A good cream tea comes with a pot of tea, and a second pot of hot water for topping up. Loose leaf tea is a touch of class, but we don’t mind teabags. Delicate china cups filled with tea so strong you could use it to stain wood is an amusing juxtaposition, but a mug is just as good.

Posh tea with a ‘contemporary’ brand — the type that gets advertised with a sign outside the cafe — is rarely much cop, at least not in this context, but there’s plenty of Fair Trade tea with poke about these days.

5. Volume and value for money

Many cream teas come with two scones which we find a bit much. One scone, however, is usually not enough. The best places let you pick and choose, so that one and a half scones becomes an option. Perfect!

There is not, as far as we have noticed, a correlation between price and quality: we’ve paid £7 for rubbish, and £2.50 for homemade perfection.

Rules and regulations

The order in which jam and cream are applied to the scone is a matter of lighthearted banter between Devonians and the Cornish. (Wait, what do you mean it’s not lighthearted?) In Cornwall, jam goes first, with cream dolloped on top, which is how Boak prefers it — with cream as the main event. Bailey, having grown up partly in Devon, finds this perverse: the cream ought to be spread like butter, so that there’s some in every mouthful.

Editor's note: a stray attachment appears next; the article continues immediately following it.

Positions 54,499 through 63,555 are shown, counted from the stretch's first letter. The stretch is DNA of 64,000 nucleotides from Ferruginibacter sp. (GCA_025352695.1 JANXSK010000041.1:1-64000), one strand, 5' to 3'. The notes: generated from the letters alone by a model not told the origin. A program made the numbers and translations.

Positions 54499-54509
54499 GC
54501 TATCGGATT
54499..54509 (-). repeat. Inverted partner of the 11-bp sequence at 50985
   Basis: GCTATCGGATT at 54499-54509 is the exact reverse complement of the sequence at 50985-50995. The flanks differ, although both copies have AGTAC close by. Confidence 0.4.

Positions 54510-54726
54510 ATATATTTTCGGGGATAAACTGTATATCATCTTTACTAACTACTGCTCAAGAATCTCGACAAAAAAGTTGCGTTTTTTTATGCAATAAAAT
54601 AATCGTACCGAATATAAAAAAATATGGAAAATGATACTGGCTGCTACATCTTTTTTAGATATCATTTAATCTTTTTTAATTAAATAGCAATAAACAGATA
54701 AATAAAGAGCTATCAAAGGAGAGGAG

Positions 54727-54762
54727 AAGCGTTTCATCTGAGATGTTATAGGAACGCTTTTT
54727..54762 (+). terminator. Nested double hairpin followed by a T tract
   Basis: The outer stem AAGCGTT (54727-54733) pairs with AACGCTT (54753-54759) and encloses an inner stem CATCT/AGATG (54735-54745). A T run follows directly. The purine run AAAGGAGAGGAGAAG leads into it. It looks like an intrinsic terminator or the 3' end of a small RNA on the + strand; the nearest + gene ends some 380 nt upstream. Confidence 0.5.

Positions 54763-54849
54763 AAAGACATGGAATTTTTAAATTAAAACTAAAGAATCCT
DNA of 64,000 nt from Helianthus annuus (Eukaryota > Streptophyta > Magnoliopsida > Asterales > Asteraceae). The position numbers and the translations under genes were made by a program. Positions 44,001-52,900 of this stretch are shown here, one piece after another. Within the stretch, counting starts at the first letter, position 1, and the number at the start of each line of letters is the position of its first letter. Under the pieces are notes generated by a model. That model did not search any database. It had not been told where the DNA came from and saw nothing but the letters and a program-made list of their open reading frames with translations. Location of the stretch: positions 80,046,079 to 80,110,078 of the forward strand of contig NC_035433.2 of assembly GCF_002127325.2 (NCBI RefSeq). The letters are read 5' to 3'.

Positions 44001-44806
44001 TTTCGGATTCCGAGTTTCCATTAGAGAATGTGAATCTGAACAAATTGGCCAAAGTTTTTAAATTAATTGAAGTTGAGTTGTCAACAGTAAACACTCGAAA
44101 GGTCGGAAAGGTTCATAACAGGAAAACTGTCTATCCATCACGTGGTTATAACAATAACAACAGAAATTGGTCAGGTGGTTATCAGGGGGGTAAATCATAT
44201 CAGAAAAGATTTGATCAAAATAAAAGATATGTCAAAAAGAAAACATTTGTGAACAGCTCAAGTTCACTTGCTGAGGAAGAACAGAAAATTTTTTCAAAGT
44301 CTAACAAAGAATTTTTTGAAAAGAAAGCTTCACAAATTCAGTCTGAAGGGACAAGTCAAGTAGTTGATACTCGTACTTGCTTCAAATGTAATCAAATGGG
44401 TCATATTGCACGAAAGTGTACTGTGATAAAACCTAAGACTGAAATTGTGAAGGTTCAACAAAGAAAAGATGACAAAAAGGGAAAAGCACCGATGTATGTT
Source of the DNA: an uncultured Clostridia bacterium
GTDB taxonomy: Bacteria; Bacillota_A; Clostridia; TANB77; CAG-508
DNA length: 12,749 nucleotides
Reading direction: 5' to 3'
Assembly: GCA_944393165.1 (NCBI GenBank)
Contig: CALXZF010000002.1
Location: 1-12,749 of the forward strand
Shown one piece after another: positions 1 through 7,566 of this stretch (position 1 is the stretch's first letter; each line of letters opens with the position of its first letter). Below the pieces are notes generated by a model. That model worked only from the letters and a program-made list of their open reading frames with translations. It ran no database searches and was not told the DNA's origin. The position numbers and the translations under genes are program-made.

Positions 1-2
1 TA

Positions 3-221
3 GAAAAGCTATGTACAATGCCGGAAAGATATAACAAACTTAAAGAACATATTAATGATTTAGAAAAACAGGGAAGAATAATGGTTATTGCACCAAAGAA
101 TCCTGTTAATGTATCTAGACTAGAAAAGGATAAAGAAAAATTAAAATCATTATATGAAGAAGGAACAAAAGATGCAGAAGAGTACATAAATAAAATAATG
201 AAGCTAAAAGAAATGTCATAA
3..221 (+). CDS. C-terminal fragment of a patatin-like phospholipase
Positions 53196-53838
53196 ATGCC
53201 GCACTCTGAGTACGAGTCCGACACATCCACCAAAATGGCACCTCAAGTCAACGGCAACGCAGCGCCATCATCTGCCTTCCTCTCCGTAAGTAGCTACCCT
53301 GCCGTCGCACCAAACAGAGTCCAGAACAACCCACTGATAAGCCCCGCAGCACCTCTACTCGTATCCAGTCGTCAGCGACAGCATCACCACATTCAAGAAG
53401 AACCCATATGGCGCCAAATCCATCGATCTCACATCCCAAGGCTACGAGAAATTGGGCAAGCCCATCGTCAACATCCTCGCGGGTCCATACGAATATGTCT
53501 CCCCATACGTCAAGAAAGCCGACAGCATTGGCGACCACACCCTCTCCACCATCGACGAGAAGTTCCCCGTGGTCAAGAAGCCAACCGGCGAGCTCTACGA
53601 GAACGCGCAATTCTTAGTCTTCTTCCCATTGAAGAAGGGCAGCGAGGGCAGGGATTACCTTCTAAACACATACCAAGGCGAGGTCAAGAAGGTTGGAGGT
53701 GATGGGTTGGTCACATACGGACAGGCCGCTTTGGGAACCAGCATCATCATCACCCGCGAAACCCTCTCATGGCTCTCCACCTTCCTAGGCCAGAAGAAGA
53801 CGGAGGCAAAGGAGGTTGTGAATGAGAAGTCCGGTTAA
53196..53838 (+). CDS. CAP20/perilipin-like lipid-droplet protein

If you do it ‘wrong’ in either county, you won’t get told off, but you might get gently ribbed.

We’ll be back to beer tomorrow…

24 thoughts on “The Campaign for Real Cream Teas”

  1. Having once suffered the horror of whipped cream served with a cream tea I agree that it’s totally unacceptable.

  2. “Scones don’t keep well. “????

    (i) They don’t last because no one in his right mind does not scoff the lot; and
    (ii) What the hell sort of biscuit are you referring to as a scone? They ought to be made with so much butter as to be multi-layered and even bendy, not brittle. Scots’ croissants.

    I was going to post about tea. Think this all has something to do with Martyn getting old.

    1. Oh, they have to be a *little* kruspy on the outside. (Kruspy: word we learned from the English version of a menu in a German beer garden, referring to pork crackling.)

  3. I’m worried I might be becoming a complete heathen. This is for three reasons:

    1) I’m not a big fan of cream at all. I prefer to double up on jam.
    2) Favourite jam is from a big jar of Tesco value mixed fruit.
    3) These days I prefer Lady Grey over proper English Breakfast tea.

    I do agree that loose leaf tea, in a tea pot is the only way serve it though. Also cream tea that’s not served on fine china really isn’t the done thing.

    1. Hitch’s errors:

      1. Do not warm the pot. Scald it. Only the most rip boiling water will do. Authority: my mother.
      2. Tea does not steep. It masks. Authority: see #1 and add Dad.